Merrill Chief Sontag Vows “To Restore Pride”; Brokers Ask, Hey, Sontag, Where Is My Bonus and Junket?

Daniel C. Sontag, chief of Bank of America’s newly-acquired wealth management division (i.e. Merrill Lynch), fielded some tough questions Monday from miffed Merrill Lynch financial advisors.

Daniel C. Sontag, chief of Bank of America’s newly-acquired wealth management division (i.e. Merrill Lynch), fielded some tough questions Monday from miffed Merrill Lynch financial advisors. In an internal video conference Monday held for advisors, Sontag sought to contain damage to the company’s reputation resulting from recent Merrill events—and the surrounding media feeding frenzy. Those events? All front-page fodder, from former CEO John Thain’s abrupt dismissal, the early paying of nearly $4 billion in bonuses to Merrill executives to the unexpectedly large fourth-quarter losses and the fallout from John Thain’s controversial $1.2 million office redecoration bill. Those missteps have apparently disgruntled The Herd, and advisors peppered Sontag with blunt questions. (Registered Rep. obtained access to a copy of the audio portion of the conference.)

One advisor, identified as Mike, bluntly told Sontag it bothered him that only half of Merrill’s brokers, regarded as the “best in the planet,” got bonuses under the recent retention plan and payout overhaul. He said other brokers in the industry don’t match the production levels of the thundering herd. This advisor also critically questioned compensation paid to some top managers. “I look at John Thain—come and gone—and other guys, come and gone. There was a lot of money spent on guys who were here very little time,” he said.

Sontag was also seeking to shore up morale, responding to reports of higher than usual turnover among Merrill’s cohort of some 16,800 brokers. He announced details of a new national public advertising campaign, already launched in publications like Barron’s, that will focus on the firm’s retail financial advisors. Sontag even raised hope he may soften his decision to temporarily suspend a highly-popular junket that recognized big producers.

Sontag, however, mostly fielded harsh questions, despite some occasional positive comments from advisors who joined the national conference call. Sontag acknowledged that the Merrill Lynch brand had been “bruised” over the past 12 months. But he vowed, “to restore the pride.”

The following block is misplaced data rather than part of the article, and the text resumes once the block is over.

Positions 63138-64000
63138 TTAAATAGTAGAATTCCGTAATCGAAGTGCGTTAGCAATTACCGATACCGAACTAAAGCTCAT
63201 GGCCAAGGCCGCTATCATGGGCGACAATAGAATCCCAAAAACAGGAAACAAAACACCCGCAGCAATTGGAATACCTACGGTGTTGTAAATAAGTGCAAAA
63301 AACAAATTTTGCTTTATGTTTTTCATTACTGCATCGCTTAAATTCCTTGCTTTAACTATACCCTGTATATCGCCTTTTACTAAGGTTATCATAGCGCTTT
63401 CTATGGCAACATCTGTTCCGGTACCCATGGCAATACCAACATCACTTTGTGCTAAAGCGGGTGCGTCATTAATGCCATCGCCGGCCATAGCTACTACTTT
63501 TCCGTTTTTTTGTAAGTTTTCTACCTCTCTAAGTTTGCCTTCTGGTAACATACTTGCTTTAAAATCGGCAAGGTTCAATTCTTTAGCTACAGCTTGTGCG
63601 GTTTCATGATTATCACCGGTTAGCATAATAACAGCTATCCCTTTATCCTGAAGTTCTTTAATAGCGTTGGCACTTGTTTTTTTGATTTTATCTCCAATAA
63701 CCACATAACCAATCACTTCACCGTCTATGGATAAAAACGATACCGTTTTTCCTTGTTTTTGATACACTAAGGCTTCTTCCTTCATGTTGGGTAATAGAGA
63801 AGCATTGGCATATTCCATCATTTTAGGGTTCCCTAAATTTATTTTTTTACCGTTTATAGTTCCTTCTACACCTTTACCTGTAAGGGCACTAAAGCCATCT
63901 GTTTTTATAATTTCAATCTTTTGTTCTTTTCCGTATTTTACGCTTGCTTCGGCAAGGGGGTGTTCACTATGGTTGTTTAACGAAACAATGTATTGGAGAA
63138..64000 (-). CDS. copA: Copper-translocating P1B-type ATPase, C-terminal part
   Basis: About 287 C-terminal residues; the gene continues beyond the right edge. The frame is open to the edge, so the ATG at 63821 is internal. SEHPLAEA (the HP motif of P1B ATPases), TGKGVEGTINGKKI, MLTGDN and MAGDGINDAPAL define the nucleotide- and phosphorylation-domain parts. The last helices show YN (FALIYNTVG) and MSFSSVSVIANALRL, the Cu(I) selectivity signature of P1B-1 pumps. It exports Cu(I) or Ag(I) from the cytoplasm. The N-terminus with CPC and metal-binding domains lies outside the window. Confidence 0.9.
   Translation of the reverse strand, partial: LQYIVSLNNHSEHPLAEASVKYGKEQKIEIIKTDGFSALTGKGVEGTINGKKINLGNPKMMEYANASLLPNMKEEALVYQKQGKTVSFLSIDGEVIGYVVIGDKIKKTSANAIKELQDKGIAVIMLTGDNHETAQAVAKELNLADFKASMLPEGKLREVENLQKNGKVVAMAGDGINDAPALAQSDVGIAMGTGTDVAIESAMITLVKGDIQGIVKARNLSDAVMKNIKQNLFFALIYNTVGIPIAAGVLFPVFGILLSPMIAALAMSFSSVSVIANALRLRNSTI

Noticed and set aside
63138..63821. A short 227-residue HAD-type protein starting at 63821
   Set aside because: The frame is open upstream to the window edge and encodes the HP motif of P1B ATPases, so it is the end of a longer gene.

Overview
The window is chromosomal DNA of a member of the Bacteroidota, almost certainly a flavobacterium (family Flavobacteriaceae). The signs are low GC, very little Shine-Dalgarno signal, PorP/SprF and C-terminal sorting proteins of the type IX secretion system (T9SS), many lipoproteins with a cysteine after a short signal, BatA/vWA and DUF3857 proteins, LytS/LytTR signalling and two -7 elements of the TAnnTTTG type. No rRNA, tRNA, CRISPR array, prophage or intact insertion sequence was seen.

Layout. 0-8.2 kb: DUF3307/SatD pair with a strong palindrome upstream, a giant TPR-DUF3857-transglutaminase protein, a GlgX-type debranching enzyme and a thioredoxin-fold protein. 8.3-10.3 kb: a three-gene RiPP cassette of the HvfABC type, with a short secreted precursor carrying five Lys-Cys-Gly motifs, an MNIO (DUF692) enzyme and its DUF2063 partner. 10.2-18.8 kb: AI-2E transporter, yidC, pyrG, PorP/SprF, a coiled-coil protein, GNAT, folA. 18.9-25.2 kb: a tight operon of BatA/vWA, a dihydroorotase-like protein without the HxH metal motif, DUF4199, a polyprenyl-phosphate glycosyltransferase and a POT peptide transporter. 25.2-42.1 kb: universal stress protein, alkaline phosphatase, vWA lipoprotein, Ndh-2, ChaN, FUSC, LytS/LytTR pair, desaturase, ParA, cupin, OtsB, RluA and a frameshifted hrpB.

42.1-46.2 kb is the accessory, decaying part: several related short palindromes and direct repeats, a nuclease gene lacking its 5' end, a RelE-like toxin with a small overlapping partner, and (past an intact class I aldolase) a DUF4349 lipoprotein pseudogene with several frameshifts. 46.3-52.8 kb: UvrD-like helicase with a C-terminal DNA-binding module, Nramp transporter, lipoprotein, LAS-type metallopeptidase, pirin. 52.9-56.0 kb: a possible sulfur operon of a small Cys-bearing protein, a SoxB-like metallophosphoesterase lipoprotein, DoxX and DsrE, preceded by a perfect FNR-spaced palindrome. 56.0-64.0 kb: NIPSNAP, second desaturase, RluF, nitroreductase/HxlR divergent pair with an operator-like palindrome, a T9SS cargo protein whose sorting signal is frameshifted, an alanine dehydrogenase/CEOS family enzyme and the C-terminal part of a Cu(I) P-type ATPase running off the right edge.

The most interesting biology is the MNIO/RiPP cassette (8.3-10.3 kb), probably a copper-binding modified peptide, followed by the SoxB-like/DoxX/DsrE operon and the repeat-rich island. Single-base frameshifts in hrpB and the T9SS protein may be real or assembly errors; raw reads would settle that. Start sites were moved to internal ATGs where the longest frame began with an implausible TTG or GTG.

Another advisor, Jim, was dumbfounded nobody in senior management ever questioned John Thain’s lavish spending on his Merrill office. “It bothers me that I have to go to my clients and say there is a rank and file difference between us and upper management,” he added.

Thain has now said he will repay the costs, which included $87,000 for an area rug and $35,111 for a commode on legs. “The expenses were incurred over a year ago in a very different environment,” he said in a published memo. “They were a mistake in the light of the world we live in today.” Thain said he will re-pay the firm.

Sontag said news about Thain’s redecoration bill was “disappointing.” So were media reports about recent bonus payments, he added, noting how these made conversations with clients difficult. “Some of you shared e-mail traffic with me you received over the weekend, and it is clear to me clients are upset as are you—and I think rightly so,” he said.

As for the bonus payments, he said, contrary to what was reported in the media, the Merrill bonus pool for 2008 was “down significantly.” Last year, in aggregate, it was 41 percent lower than 2007, he contended. “You should know it was in line with many of our competitors in similar situations who also received TARP [Troubled Asset Relief Program] money,” Sontag said.

On Tuesday, New York attorney general Andrew Cuomo issued subpoenas to Thain and Bank of America’s chief administration officer, J. Steele Alphin, as part of investigations into the bonus payments to Merrill executives prior to the firm’s sale to Bank of America. The bonus payments embarrassed the firm, since Merrill was about to report fourth-quarter losses of some $15 billion.

Sontag acknowledged a higher rate of turnover among advisors than usual, but said there was similar turnover in other difficult periods, such as the downturn after the 2001 tech wreck. He also said more than 60 percent of the assets of advisors who had left, still remain at the firm. “I am telling you that as a fact, not in any way as a threat,” Sontag added. “I think that says a lot about the quality of our business.”

In one of the softer questions, an advisor , who just recently qualified for the Chairman’s Club, proposed Sontag revise his decision to raise requirements for the temporarily suspended junket for big producers. “I know it is a controversial decision,” responded Sontag. “I want to reiterate that it was my decision. …Why don’t we see how the year pans out. … I am going to be realistically optimistic that perhaps the year turns out better than people think at this point.” Another advisor, who indicated he qualified for the trip under the previous production requirements, said he was very disappointed he was not going, “but not as half as disappointed as my wife.”

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